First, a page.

Statement of Solidarity with the Mi’kmaq Warriors
Since the spring of 2013, the Mi’kmaq, along with Native and non-Native allies, have been resisting exploratory testing by SWN Resources Canada in New Brunswick. SWN, a Houston, Texas-based company, is searching for deposits of natural gas in shale rock formations. If they are successful and find significant deposits, they will then attempt to extract this gas using the process of fracking.
Fracking is a highly destructive method of extracting natural gas (as well as oil) from shale rock formations. It involves drilling down into the shale rock and injecting vast amounts of water mixed with hundreds of toxic chemicals. This fractures the shale rock and releases the gas, which is then brought to the surface for processing.
Fracking contaminates water with toxic chemicals, and also leads to the depletion of water tables. The process itself is linked to an increase in earthquakes in areas where it is practised. The processing of shale gas causes respiratory problems, skin rashes, nausea, and other negative health effects. For all these reasons, fracking is today the focus of resistance in countries around the world by communities determined to protect their land and water.
Throughout the summer, the Mi’kmaq protested SWN’s activities, and the RCMP arrested approximately 20 people. Then, in the early fall, the Mi’kmaq established a blockade of a parking compound used by SWN, near Rexton, New Brunswick.
On October 17, 2013, over 100 RCMP raided the blockade camp, including a tactical troop (riot control cops) and Emergency Response Teams (ERT, armed tactical units). They used pepper spray and less-lethal weaponry to clear the blockade, arresting 40 people in the process. In response to the raid, Mi’kmaq through Molotov cocktails at police, and later set fire to six RCMP vehicles (completely destroying them). Four warriors remain in jail to this day (Dec 2, 2013).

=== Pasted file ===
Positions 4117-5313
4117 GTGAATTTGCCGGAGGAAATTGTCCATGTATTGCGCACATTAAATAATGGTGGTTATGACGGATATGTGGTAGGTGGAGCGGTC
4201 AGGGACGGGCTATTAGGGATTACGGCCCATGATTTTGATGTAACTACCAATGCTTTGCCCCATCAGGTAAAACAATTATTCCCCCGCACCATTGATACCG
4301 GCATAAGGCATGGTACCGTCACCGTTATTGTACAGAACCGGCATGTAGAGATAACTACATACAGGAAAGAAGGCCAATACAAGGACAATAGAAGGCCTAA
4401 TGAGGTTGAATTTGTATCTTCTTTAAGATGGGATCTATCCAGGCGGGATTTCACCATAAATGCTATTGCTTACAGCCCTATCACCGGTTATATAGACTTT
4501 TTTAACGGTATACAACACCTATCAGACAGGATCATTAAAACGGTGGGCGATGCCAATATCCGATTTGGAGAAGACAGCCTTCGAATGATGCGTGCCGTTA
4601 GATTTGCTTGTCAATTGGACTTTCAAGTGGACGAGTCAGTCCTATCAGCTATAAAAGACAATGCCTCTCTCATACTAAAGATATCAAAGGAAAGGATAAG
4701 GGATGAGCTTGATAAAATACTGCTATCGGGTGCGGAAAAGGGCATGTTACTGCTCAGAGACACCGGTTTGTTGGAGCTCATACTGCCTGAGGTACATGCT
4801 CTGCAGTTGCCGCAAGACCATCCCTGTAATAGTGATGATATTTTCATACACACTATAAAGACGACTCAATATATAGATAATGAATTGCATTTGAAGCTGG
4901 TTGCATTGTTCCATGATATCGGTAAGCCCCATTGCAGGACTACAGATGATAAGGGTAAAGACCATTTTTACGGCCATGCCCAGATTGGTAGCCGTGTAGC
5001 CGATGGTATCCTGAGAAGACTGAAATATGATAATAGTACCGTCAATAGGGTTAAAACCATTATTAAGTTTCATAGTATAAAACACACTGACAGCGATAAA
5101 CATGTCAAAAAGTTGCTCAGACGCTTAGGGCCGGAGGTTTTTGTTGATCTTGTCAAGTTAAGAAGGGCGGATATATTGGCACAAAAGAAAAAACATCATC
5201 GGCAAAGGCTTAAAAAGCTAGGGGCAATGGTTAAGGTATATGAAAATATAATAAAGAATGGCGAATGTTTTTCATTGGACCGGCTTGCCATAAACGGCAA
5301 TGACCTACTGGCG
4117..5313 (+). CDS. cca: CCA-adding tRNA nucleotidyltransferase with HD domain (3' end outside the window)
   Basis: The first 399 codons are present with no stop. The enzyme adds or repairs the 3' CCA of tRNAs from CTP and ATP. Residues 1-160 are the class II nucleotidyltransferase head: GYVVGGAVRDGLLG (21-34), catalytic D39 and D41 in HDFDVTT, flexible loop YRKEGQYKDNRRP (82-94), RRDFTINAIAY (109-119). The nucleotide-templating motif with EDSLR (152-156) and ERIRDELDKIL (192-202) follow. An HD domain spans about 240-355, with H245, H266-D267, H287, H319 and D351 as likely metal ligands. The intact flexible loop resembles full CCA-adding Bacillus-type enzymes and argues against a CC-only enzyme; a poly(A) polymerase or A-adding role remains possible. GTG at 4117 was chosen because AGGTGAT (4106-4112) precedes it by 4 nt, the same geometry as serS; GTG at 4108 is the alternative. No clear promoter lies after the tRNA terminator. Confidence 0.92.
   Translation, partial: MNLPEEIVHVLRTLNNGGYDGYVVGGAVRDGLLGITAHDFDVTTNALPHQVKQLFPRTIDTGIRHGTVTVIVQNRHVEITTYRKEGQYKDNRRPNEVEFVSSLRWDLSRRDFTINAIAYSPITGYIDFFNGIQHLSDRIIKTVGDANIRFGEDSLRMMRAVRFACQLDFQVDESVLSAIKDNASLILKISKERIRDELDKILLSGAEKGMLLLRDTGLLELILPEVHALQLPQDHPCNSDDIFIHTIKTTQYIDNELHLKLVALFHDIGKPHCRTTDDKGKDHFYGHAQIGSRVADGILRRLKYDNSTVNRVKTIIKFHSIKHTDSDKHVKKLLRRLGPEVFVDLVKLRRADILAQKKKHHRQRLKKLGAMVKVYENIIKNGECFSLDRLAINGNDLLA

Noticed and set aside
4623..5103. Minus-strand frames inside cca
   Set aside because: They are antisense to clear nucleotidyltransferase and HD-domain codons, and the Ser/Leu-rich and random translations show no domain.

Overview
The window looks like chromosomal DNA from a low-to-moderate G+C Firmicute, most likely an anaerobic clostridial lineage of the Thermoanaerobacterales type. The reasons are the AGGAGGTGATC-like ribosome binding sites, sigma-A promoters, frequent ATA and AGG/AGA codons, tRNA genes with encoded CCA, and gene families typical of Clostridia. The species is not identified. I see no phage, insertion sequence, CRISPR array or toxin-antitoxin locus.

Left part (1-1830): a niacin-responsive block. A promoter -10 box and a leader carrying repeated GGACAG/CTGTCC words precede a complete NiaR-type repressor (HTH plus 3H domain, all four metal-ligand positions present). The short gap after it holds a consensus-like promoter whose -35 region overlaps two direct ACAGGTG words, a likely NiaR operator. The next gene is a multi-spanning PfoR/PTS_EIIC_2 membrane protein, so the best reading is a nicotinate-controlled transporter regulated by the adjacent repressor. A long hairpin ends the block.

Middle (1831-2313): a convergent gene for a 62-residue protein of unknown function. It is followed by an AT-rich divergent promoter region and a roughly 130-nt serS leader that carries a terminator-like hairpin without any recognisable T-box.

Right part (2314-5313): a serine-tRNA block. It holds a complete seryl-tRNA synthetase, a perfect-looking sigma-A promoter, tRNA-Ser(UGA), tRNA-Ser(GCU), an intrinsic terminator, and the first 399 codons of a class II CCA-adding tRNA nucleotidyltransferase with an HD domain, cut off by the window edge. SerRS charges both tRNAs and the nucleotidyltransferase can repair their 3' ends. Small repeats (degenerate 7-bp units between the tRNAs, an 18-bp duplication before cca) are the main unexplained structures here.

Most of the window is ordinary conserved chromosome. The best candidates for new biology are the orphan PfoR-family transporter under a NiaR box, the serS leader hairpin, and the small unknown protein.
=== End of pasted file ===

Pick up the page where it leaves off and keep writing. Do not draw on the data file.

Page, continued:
The anti-fracking struggle currently being waged by the Mi’kmaq is occurring at an historically important time in Canada. It follows on the mass mobilization of Indigenous peoples across the country who took part in Idle No More rallies and “flashmobs,” etc. It is also occurring as thousands of Natives in ‘BC’ have expressed their opposition to oil and gas pipelines and tankers. And all this is occurring as Canada seeks to position itself as a new “petro-state” based on the extraction of gas and oil, especially from the Tar Sands in northern Alberta. In this context, the struggle of the Mi’kmaq is of critical importance.
Through their determined resistance, the Mi’kmaq have revealed the true nature of the colonial regime as one ultimately based on force. Only by maintaining a vast system of control can the state impose its will, in the interests of the corporate elite. But the Mi’kmaq have shown that the state is not all-powerful, nor are its police forces, and that they can be resisted. The six RCMP vehicles torched after the October 17 raid stand as stark proof of this, as have the near daily confrontations on the highways and roads of New Brunswick.